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What can we do?



I think we're all still trying to deal with the enormity of one young man, with who knows what problems, killing himself, his mother, a school principal and teachers, and a lot of random small children who never did him any harm.

I know there's a tendency for us to want to change something as a society, to make sure something like this never happens again. But what? Opinions differ on whether or how to limit the availability of guns; we all wish that more could be done for the mentally ill (assuming the shooter was ill), but it's difficult to know what. Taken to extremes, the actions we take could well reduce personal freedom without any guarantee that they will have the desired effect. It's not even clear, in the end, that society as a whole will take any action at all.

Where does that leave us? Are we, as individuals, powerless unless we can persuade a large enough percentage of our fellows to take the same action?

Not at all. Even if indirectly, we have at our disposal every day the opportunity to take action. Look out for the defenseless, the children, the mentally ill. Surround them with your love; buffer them from danger; comfort them when they're hurt.

That's an action anyone can do, that has no potential for harm, that needs no negotiation or legislation, that leads by example.

Who knows how many shootings have already been prevented by just such actions as these.


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The funny thing about feeling better about yourself is that suddenly you want to voice opinions you were always afraid to before. I have many thoughts on this, but I don't want to rant. They're only my personal opinions and I always respect the opinions of others. What is okay for me to express here in your blog, Mark?

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Meh. I didn't mean for my last entry to be so inhibiting.

Nothing said in the comments on my blog counts as "forcing", to me, Beth.

I welcome opinions ... most of what I was reacting to was the organizers of the work Christmas party assuming that the Christmas spirit is something one can institutionalize. Essentially, them not welcoming anyone else's opinion ...

The funny thing about how feeling better about yourself, and suddenly wanting to voice opinions you were afraid to before, appears to be that you're still afraid. ;-) You're among friends here, Beth. Hit me. :-)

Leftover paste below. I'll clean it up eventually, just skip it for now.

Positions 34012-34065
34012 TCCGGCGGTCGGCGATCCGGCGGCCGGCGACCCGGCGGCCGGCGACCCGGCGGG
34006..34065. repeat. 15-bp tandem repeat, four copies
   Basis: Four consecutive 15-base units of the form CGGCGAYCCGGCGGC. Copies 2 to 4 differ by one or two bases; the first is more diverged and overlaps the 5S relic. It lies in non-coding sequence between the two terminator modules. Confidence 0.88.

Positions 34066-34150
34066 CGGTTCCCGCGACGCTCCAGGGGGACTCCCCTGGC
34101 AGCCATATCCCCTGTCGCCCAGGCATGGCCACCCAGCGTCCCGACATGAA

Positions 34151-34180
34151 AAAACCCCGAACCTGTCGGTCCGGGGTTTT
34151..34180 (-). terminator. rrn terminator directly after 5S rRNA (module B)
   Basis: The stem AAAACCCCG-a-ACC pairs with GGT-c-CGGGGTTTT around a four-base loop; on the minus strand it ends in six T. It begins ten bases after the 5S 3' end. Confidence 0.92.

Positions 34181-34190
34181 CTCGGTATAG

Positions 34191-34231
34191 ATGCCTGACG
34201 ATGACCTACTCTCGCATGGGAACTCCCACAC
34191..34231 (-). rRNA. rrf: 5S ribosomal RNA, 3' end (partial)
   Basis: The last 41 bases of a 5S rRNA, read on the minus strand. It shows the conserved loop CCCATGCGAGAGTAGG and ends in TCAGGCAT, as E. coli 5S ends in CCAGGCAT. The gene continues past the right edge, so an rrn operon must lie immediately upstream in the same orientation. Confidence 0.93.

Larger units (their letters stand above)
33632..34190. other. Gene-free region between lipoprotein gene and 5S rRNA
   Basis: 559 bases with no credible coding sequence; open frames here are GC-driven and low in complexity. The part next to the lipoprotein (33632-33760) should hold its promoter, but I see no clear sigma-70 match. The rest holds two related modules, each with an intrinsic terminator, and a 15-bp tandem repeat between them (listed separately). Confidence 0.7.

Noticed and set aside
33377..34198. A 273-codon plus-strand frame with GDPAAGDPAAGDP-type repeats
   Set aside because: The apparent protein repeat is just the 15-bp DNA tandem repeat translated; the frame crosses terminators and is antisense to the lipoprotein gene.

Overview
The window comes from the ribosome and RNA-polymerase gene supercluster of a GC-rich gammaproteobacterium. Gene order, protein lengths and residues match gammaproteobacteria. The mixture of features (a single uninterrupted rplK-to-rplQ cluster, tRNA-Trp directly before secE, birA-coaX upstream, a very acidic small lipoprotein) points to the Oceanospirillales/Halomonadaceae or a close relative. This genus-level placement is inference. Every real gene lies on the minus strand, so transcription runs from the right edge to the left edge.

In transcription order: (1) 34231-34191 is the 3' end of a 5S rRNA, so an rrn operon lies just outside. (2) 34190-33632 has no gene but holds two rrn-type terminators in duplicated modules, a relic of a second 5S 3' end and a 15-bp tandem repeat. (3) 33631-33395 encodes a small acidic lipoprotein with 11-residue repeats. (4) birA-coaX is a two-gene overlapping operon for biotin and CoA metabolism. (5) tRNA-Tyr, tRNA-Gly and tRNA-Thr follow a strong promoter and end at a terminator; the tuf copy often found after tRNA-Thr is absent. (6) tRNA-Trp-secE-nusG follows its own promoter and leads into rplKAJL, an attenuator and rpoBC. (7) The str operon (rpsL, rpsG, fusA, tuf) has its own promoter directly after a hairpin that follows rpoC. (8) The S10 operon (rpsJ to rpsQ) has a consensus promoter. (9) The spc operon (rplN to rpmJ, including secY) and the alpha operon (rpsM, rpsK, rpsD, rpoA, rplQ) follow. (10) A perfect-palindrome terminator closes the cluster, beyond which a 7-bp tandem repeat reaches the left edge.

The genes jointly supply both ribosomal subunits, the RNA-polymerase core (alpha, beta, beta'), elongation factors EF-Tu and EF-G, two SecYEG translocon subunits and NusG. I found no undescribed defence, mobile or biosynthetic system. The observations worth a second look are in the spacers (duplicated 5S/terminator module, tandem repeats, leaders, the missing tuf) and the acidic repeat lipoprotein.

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Okay maybe I'm still a little afraid, but it's more a lack of confidence in what is okay to say. It isn't so much about my thoughts. I want to be sure that I'm being respectful. I'll write more soon then.

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I know that a lot of people feel like a perpetrator takes the easy way out by killing themselves right afterwards. But I'm not sure I agree: dying is hard no matter how it's done, or, to put it another way, it still gives the guy what he wanted. I think part of why some people feel robbed is that it makes it harder for us, by taking away they chance to vent our feelings of revenge ...

Most likely, no amount of pain given as retribution would change the perpetrator, and the only change in those administering it would be for the worse (knowing that they too had taken pleasure in another person's pain.) In a way, I'm glad that at least this event won't be contagious in that way.

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I have a lot of political ideas and personal opinions about this, but I don't think that's appropriate here.

I found this quote and I think it fits. We can do something. Each of us can make a difference. It may be a small difference, but little things can and do add up. At least, we can try.

"You must be the change you wish to see in the world." Mahatma Ghandi